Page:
The Carmel Valley-based nonprofit League of Amazing Programmers has stayed true to its name, producing some amazing young programmers. In the recent Design for San Diego Civic Challenge, the League’s high school-aged participants took home the $5,000 prize, besting design professionals, college and graduate students for their Cycle Detection project, a way to make bicycles more visible to cars on the road in an autonomous world.
Team Cycle Detection included D.J. Nelson, a freshman at Francis Parker; James Maron a sophomore at Canyon Crest Academy; and Savera Soin, a junior at Canyon Crest Academy and a graduate of R. Roger Rowe School in Rancho Santa Fe. Mentor Stephen Cerruti assisted them on the project.
“I knew the students could hold their own, but I had no idea that one of the League’s teams might win,” said Becky Deller, the League’s director of community engagement who lobbied for League students to be able to take part in the competition just for the experience.
The finalists, selected out of 50 applicants, presented their projects to judges in front of a live audience at the Design Forward Summit at Liberty Station. In addition to their $5,000 prize, the students also won the opportunity to work with the UC San Diego Design Lab, the San Diego Association of Governors and the venture capital and private equity firm SCALE SD to implement their idea.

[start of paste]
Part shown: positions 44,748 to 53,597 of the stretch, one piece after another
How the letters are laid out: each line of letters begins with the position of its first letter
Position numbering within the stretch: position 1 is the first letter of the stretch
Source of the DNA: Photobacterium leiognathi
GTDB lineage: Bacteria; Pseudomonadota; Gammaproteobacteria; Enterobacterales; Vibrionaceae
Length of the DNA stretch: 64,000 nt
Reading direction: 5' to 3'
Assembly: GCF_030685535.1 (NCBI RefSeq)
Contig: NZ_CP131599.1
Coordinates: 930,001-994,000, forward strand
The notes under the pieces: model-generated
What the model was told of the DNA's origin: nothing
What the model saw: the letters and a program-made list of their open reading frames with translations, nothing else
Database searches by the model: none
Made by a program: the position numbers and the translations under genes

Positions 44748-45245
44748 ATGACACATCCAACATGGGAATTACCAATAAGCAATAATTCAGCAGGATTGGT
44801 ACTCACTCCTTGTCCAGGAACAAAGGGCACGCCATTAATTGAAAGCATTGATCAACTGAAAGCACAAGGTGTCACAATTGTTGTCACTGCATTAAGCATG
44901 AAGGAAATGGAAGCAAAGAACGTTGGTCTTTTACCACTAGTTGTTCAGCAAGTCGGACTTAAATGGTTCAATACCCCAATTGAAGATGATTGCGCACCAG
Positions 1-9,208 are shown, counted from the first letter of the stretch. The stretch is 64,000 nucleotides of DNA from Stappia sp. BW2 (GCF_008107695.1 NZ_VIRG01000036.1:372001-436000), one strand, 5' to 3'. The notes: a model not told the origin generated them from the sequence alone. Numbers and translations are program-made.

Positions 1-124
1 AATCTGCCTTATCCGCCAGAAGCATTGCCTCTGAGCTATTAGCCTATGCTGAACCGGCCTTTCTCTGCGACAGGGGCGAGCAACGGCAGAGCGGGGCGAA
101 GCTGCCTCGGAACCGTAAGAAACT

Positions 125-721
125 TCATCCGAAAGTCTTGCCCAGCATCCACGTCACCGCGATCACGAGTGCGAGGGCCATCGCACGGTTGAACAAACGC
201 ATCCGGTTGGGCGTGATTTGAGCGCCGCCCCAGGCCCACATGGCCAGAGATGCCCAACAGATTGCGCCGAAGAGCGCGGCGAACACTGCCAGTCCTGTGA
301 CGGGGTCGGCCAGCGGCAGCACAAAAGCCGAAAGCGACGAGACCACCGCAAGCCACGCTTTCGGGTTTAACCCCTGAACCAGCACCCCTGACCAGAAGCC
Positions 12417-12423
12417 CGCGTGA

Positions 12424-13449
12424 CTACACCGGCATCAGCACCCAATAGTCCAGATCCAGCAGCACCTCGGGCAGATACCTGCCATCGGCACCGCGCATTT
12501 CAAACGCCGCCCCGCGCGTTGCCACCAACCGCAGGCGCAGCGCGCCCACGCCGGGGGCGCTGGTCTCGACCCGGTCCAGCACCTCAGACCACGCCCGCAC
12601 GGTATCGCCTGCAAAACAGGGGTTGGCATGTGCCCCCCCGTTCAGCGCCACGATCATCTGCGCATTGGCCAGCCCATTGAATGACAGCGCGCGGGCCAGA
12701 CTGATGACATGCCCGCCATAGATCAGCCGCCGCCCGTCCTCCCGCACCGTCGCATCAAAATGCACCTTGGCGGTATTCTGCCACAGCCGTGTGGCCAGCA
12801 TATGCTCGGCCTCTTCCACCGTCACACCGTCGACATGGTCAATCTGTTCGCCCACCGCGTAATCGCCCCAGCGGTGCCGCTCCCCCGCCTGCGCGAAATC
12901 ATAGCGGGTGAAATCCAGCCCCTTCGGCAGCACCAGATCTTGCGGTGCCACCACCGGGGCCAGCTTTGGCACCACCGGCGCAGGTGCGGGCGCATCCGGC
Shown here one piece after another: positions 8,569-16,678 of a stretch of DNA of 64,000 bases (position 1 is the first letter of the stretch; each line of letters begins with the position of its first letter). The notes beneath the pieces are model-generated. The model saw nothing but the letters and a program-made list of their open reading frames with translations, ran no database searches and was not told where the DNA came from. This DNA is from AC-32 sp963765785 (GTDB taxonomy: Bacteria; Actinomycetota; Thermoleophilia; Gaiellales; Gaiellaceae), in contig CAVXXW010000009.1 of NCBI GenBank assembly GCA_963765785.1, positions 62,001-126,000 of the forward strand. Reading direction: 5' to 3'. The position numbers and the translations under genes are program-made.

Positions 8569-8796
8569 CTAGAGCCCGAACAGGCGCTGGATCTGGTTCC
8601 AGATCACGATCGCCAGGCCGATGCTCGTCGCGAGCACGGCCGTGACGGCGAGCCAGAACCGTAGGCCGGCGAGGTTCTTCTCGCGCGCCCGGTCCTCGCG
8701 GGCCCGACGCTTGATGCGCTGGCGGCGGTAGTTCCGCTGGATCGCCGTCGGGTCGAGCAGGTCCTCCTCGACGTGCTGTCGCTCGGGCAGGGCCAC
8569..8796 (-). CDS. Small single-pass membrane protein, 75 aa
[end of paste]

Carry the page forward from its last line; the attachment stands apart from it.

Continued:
Another League of Amazing Programmers group, which included high schoolers and one middle school student, was named a finalist for their project on a parking app.
The parking app was created by a team of four that included Tyler Reinecke, a senior at Del Norte High School; Thomas Twomey, a senior at Cathedral Catholic High School; Jangwoo Lee, a sophomore at Canyon Crest Academy; and Adrian Derderian, an eighth grader at Escondido Christian School
They were mentored by Dave Dunn.
“We are so proud of our students,” said Vicki Barks, executive director of the League. “All of the students who participated have been taking classes at The League for two to three years and most have already taken and passed the AP Computer science exam in 9th or 10th grade.”
Carmel Valley resident Vic Wintress and his wife, Diane, formed the League 10 years ago with a mission to “ignite young minds through programming” and “provide students with a direct entry path into the workforce.” For the last six years, the nonprofit has been based in the Hacienda building in Carmel Valley.
At the League, students learn from a group of programmers, hardware and software pros and robotics programmers — there are five staff teachers but 20 are volunteers who are enthusiastic about sharing their knowledge and passion. The curriculum is designed to be fun and engaging – no books, no homework.
Students devote Sunday nights to The League, working in small groups with mentors on “recipe”-oriented projects, learning the basics of programming at their own pace, and building a solid foundation for tackling new technologies and programming languages. Students graduate to the next level by passing exams that include a written portion and coding exercise.
The goal is to turn students into an employable programmer in four to six years. As students go at their own pace, students like the eighth grader Adrian will be employable by the time he’s a freshman in high school.